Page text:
KUALA LUMPUR – The high-end residential segment, particularly strata units, is heading towards a price correction this year after a rapid rise in prices driven by the now-banned Developer Interest Bearing Scheme (DIBS).
CBRE-WTW managing director Foo Gee Jen said prices of high-end stratified residential properties would see a 10% to 15% correction this year, while landed residential properties may see a correction of not more than 10%, if at all.
“You have to go back to the history of what happened two to three years ago. Whenever developers offer a project, a lot of DIBS and so forth were catered to stratified properties. For landed properties there were no issues in selling so there’s not so much mark-up in terms of pricing for landed properties but a lot of mark up for stratified properties,” Foo told reporters at the 2017 Asia Pacific Real Estate Market Outlook briefing yesterday.
Some of the units bought with DIBS and other forms of rebates are back in the market today, at prices that are much lower than the original selling prices two years ago, and Foo said this is particularly apparent in Johor Baru, Kuala Lumpur and Kota Kinabalu.
Looking at the subsale market, Foo observed that sellers are a lot more realistic today and the gap between asking and concluded prices is narrowing.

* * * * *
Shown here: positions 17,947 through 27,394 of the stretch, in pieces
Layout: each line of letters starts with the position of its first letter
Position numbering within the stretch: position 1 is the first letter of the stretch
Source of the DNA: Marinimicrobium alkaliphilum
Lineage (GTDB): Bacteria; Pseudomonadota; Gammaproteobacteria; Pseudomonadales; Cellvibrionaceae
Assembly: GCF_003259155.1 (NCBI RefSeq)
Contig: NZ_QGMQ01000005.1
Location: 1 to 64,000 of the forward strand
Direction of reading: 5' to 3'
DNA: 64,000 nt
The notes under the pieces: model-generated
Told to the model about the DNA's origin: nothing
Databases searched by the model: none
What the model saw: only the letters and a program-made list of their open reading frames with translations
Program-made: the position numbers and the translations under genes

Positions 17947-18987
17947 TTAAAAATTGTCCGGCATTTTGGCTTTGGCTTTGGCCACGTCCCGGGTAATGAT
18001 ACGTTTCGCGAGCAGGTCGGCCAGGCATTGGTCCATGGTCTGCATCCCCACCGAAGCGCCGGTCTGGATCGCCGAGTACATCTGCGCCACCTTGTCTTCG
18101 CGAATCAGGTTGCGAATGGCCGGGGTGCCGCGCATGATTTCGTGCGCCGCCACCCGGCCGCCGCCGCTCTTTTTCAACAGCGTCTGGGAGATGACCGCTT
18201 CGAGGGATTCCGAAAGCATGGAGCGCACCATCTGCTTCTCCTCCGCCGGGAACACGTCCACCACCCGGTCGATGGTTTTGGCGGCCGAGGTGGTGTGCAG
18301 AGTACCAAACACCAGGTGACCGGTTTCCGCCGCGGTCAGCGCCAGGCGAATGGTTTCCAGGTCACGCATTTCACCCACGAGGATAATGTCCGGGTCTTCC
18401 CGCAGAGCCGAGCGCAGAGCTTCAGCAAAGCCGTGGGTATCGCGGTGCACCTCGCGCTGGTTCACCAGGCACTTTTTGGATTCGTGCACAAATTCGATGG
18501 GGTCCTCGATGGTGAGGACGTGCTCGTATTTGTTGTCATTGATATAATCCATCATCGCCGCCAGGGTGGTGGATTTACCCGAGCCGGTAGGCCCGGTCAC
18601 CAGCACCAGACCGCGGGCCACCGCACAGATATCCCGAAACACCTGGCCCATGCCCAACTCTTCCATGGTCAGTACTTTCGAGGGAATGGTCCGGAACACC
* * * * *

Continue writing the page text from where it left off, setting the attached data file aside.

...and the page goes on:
“I believe strongly that the price correction has started. A lot more developers are taking note of that. A lot of them are suffering, some of the high-end products are not moving and if you go into their showroom it is very quiet.”
According to CBRE-WTW Research, the total number of luxury condominiums in Kuala Lumpur amounted to 37,824 units as of end-2016 and 86% of existing luxury condominiums are in the RM700-RM1,000 psf range, which could decline to 64% by 2019.
Upscale condominiums priced RM1,001-RM1,500 psf are expected to see the greatest growth averaging 4,000 units per year, making up 23% of total condominiums by 2019.
Within the residential segment, Foo said the biggest challenge is for SOHO/SOVO (small office home office/serviced office virtual office) units where occupancy rates are very low due to oversupply, and will remain so until infrastructure projects are completed in three to four years’ time.
“If all the infrastructure are put in place, living in the city becomes a lot more sexier. Then people will come back to fill up this space. I think people will not mind paying a bit more in terms of rental to compensate for toll, petrol and travelling time,” he said.
“I hope to boost this (SOHO/SOVO segment). Some of them will be able to convert to Airbnb, at least the market will be healthier than a firesale,” he added.
Overall, the residential property segment is expected to be flattish this year in terms of volume and lower in terms of value as more developers shift into affordable housing.
“The only good sign is a lot more developers will venture into affordable housing. If the government pushes hard enough in terms of supply of PR1MA homes and others, the residential segment, I think, will see a slight improvement but overall if you add up the rest, commercial and others, I think it (volume) will be very flat,” said Foo.